Evolutionary Ethics — The Origins of our Moral Foundations
Jonathan Haidt found in his research that liberals and conservatives have different moral foundations, with liberals caring mostly about fairness and harm and conservatives additionally about authority, sanctity (purity) and ingroup loyalty.
He later added liberty to the liberal foundation. Haidt’s research makes it seem that conservatives are more moral than liberals. However, that is misleading. I will argue that liberalism has its origin in hunter-gatherer evolved minds whereas conservatism has its origin in evolved farmer adaptations.
Michelle Gelfand has found that cultures tend to be tight when they have a long history of farming, especially irrigation farming, whereas hunter-gatherer cultures are generally loose with a lot of personal liberty. In between foragers and farmers, there are pastoralists, who are generally egalitarian within their group but tend to feel superior to other groups (social dominance orientation). We get the following evolutionary profiles (with MBTI types):
I have assigned one HEXACO value to each profile (e.g. openness to the male hunter profile) as each profile likely represents an evolutionary maximum on this value. The female (caregiving) farmer profile therefore would be the most agreeable one, the male (provisioning) farmer profile the most conscientious (industrious, etc.) one.
If we plot these profiles onto Solomon Schwartz’s map of values, we get a good match with values that would have been adaptive for the respective modes of subsistence, e.g. novelty-seeking for semi-nomadic pastoralists and security, conformity and tradition for sedentary farmers.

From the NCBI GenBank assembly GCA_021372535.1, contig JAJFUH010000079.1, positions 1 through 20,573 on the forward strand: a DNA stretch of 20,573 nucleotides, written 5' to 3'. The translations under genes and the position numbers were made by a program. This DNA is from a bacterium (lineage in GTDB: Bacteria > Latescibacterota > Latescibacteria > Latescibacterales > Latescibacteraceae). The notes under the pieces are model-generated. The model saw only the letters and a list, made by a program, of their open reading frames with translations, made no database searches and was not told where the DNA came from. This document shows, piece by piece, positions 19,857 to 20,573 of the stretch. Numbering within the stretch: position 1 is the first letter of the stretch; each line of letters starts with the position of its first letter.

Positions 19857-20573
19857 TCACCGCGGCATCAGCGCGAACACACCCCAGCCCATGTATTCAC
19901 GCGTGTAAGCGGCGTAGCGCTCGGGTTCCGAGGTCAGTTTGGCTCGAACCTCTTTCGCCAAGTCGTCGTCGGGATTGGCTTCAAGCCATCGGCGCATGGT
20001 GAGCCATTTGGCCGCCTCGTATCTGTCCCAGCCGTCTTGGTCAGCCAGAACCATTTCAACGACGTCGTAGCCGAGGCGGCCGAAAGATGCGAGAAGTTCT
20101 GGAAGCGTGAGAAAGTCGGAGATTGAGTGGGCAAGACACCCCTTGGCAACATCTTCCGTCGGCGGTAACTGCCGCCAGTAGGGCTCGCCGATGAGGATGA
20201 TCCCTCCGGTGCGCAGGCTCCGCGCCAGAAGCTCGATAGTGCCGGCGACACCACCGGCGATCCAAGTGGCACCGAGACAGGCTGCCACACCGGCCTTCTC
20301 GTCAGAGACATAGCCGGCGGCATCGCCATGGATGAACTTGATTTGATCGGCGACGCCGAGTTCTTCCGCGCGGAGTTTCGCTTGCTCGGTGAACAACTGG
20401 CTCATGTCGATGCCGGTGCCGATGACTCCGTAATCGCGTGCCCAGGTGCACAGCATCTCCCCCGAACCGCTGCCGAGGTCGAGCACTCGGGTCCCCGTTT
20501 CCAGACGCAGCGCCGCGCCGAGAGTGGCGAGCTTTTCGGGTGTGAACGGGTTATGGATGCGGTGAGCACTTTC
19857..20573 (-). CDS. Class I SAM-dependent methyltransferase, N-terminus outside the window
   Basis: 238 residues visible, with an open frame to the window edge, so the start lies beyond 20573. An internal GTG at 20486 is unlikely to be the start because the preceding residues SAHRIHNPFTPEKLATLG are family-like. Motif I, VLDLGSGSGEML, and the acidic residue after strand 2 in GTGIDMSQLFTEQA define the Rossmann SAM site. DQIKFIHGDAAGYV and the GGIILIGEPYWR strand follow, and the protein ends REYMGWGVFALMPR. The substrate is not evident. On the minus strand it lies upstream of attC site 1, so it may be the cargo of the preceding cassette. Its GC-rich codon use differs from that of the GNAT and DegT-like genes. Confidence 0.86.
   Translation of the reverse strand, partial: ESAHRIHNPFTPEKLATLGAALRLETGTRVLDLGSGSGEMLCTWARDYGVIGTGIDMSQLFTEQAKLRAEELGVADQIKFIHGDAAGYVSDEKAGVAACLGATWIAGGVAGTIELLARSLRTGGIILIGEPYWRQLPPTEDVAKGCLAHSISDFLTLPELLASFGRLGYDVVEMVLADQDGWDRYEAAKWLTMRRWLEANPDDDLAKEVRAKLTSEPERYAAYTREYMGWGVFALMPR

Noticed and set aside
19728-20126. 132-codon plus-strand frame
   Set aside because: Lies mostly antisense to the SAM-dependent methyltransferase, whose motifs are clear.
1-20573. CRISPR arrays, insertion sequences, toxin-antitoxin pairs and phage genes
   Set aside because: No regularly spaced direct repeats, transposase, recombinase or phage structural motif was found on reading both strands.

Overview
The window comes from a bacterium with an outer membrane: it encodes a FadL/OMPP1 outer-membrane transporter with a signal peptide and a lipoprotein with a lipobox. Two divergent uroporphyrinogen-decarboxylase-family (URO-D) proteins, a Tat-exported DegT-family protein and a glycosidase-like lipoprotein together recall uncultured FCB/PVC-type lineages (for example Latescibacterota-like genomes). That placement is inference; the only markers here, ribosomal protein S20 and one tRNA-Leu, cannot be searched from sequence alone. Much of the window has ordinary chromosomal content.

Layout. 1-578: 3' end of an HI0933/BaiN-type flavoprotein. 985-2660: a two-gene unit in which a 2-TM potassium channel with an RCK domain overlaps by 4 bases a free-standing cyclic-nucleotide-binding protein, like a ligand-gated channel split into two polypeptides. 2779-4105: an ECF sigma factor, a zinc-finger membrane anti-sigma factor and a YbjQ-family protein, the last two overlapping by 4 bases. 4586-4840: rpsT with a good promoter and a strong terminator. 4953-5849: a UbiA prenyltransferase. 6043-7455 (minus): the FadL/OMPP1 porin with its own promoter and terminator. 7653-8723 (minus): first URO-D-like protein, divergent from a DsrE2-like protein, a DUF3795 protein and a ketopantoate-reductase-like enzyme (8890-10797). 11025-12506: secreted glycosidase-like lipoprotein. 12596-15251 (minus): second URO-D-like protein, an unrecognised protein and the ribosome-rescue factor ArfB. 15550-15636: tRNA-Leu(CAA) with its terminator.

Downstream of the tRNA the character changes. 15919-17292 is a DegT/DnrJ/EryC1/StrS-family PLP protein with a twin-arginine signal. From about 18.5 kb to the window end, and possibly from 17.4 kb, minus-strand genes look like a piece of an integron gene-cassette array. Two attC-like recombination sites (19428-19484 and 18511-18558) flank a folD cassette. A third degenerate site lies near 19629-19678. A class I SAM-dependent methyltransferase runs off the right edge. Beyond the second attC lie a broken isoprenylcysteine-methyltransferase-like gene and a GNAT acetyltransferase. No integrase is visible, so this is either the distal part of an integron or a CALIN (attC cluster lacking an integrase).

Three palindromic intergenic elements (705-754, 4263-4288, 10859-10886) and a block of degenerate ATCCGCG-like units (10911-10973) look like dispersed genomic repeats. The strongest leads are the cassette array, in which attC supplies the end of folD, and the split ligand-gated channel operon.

Research by Cultural Dynamic calls farmer space the “morality area” and (hunter-)gatherer space the “ethics area’’. Indeed, gatherer types are called “idealists” in Myers-Briggs.
What we get from combining all this is that farmer types like many rules whereas hunter-gather types like freedom and ethics and will therefore try to reduce the number of rules to few or even one principle. This principle has various versions, like the Golden Rule. It’s the ethics of fairness or reciprocity. Its evolutionary basis is reciprocal altruism. Gatherer types only make up about 15% of the general population and that is why many evolutionary psychologists (typically hunter types) doubt reciprocal altruism is a real biological adaptation. “Scratch an altruist and watch a hypocrite bleed,” wrote Michael Ghiselin. Of course, complete altruism without any selfishness is a biological impossibility. However, many evolutionary psychologists are wrong in assuming that altruists are hypocrites. What is true, altruists struggle with living in a non-altruistic world and remaining authentic to themselves.
Gatherer types have the highest rates of suicide. This fact can be seen in the high suicide rates (especially among women) of forager populations, e.g. among the Inuit who have the highest suicide rates in the world.
Gatherer types were also typically prophets and founders of religion in history. Jesus is a typical example of a hunter-gatherer religious revolutionary. His god is 180 degrees from the god of the old testament:
The rules are reduced to the principle: Thou shalt love thy neighbour as thyself (altruism). It’s a strong version of the golden rule, which is usually about fairness (negative formulation: don’t do unto others…).
Hunter-gatherer type people can typically be recognized by this approach to morality.
Immanuel Kant’s Categorical Imperative and Maria Montessori’s approach to education (few rules, but respect for others is one rule that has the highest priority).
Check out my latest book for more background information on mapping human nature:
Originally published at http://the-big-ger-picture.blogspot.com on January 4, 2022.